The 2018 midterm elections held a few surprises all round, and handed the Democrats control of the House – a blow for President Trump’s legislative program. On the other hand, there were some gems of good news for the president in there, too. In particular, surprising results in Florida could give Trump a useful head start as he starts the fight for re-election.
Florida was a state the Democrats had high hopes for in 2018, but when the votes were counted it turned out they’d gotten it completely wrong. Instead, the Florida results were a big win for the Republicans – and look like handing Trump a large and valuable block of electoral college votes in 2020.
- Florida is usually seen as a swing state; its state government is split between the parties, and at a general election the voters can break either way. Now, though, the sunshine state has leaned more solidly towards Trump than its fellow swingers.
- Some of the seats up for grabs were very close votes – close enough that, for the first time in recent decades, the gubernatorial and Senate contests went down to a recount.
- Before the election, the Democrats had pinned many of their hopes on their candidate for governor, the young African-American Andrew Gillum. With a high turnout expected among young and ethnic minority voters, the Dems were confident their choice of candidate would win the day.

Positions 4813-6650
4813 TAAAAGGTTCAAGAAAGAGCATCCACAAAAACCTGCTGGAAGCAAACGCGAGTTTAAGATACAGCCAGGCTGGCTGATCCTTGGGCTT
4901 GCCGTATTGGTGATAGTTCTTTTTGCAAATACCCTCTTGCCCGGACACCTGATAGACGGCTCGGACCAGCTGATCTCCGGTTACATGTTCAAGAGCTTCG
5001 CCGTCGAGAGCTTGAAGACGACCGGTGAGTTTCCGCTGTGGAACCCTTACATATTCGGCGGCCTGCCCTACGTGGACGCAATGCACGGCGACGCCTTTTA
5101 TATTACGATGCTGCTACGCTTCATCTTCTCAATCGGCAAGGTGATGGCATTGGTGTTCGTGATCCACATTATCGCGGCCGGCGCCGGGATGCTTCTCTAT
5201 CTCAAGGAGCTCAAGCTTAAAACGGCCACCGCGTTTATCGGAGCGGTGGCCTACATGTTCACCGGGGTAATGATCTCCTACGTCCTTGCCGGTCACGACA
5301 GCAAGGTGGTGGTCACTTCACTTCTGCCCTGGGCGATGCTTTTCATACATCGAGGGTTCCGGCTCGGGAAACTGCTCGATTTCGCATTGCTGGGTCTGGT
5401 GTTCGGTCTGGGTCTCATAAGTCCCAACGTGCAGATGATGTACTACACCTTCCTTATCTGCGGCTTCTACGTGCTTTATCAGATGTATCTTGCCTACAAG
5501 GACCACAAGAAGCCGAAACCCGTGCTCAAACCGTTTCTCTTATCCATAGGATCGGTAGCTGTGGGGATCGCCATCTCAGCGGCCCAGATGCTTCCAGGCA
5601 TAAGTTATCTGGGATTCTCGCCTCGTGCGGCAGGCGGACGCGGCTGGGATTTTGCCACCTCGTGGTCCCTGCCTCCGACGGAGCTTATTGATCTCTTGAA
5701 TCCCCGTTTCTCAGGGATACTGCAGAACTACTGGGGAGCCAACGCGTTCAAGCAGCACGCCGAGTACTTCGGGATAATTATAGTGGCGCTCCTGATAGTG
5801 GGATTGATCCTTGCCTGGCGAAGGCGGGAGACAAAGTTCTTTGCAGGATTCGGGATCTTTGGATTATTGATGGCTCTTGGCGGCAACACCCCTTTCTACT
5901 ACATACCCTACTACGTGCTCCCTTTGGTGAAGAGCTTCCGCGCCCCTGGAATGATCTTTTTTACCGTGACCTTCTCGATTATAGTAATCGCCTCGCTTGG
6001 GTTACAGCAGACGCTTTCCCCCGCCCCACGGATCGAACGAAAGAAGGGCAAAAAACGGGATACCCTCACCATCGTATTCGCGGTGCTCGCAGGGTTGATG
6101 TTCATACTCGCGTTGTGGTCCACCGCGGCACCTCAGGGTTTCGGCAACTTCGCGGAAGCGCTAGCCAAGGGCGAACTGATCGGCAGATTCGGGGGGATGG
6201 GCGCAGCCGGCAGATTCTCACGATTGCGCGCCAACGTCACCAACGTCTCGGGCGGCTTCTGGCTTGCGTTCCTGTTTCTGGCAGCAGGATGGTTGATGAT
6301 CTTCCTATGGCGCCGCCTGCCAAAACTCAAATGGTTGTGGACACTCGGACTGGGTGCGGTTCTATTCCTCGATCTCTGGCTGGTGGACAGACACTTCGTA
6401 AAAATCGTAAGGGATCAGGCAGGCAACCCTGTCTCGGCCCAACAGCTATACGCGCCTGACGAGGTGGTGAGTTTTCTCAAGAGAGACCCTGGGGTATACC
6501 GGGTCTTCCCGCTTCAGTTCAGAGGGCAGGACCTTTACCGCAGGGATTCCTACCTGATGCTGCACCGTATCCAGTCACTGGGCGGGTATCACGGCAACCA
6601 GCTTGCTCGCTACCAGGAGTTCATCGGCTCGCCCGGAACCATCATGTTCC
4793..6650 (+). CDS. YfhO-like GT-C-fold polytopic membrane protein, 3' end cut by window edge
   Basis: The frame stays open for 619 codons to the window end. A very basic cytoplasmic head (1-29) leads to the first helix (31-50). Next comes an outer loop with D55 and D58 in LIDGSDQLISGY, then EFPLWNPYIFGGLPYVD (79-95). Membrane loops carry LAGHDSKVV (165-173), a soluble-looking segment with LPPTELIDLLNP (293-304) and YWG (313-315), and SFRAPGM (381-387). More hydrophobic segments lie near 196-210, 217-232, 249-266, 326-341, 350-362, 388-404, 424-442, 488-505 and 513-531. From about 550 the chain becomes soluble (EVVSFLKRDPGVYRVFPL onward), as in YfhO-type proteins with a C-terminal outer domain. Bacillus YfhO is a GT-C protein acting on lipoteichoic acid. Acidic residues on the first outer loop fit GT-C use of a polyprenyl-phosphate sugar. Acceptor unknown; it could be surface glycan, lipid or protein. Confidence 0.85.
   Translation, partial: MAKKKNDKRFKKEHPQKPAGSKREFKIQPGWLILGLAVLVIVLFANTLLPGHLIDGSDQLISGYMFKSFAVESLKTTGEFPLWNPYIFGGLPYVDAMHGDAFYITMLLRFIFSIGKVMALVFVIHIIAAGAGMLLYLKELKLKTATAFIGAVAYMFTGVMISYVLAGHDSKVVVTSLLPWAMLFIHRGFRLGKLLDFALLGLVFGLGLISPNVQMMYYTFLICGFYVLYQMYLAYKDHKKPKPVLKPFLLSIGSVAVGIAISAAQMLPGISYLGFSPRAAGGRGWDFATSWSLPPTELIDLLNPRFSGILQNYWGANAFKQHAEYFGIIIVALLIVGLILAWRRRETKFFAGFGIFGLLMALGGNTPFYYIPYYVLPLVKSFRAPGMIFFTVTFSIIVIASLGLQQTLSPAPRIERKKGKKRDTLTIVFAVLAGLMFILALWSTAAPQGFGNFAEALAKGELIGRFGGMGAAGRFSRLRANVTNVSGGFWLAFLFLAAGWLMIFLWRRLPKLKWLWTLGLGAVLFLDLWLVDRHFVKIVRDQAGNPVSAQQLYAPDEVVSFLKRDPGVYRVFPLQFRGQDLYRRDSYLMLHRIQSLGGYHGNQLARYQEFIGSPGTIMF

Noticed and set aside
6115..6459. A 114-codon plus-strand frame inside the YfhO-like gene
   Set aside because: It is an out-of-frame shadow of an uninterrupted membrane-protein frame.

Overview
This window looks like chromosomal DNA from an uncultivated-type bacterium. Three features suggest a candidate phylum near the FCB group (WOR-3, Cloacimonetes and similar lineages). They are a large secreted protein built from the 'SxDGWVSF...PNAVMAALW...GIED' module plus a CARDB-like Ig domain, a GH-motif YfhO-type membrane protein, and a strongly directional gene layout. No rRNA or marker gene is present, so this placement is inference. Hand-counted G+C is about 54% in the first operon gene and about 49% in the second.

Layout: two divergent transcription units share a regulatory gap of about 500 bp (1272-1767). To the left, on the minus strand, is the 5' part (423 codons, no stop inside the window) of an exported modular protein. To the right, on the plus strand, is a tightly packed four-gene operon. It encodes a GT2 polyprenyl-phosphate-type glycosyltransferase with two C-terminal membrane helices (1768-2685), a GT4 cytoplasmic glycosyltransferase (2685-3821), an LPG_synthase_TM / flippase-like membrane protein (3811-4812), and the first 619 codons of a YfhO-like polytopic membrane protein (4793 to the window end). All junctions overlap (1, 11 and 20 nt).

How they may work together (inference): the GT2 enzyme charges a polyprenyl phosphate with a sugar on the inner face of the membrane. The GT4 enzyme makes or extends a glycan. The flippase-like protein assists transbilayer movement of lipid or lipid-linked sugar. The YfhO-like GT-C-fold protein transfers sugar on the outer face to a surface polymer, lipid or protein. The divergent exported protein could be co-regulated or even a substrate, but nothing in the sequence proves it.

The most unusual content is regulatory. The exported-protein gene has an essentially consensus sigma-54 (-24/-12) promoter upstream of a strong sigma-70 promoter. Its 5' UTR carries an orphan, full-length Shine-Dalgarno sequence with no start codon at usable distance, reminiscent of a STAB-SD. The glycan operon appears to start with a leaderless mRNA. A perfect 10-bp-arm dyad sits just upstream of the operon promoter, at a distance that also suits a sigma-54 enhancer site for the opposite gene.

- There’s no doubt Gillum played a big role in an unexpectedly high turnout among Black and other minority voters; for the first time the percentage of votes cast by African-Americans was roughly equal to their share of registered voters, a significant event in a community that’s usually less engaged in politics.
- However, the Democrats’ focus on identity politics might have energized the Black vote, but it also seems to have spurred many whites to head for the voting booth – and they disproportionately voted Republican. That was enough to win Ron DeSantis the governor’s seat and put Rick Scott in the United States Senate.
- Now, as the Democrats look towards the 2020 election, they’re facing the same question that’s increasingly coming up across the nation. Should they focus on identity politics to keep their young, more left-wing activists happy, or return to policies more acceptable to their traditional, but increasingly restless, core voters among the white working class?
- Right now, despite the so-called “Gillum effect”, it seems the gamble failed in Florida. Despite having a two percent lead in registered voters in the state, the Democrats trailed 1.5 percent behind in voters who actually turned out. That’s not a huge gap to make up, but instead of being a triumph for the new-look Democratic Party Florida is now, in the words of one Dem analyst, “Trump’s state to lose.”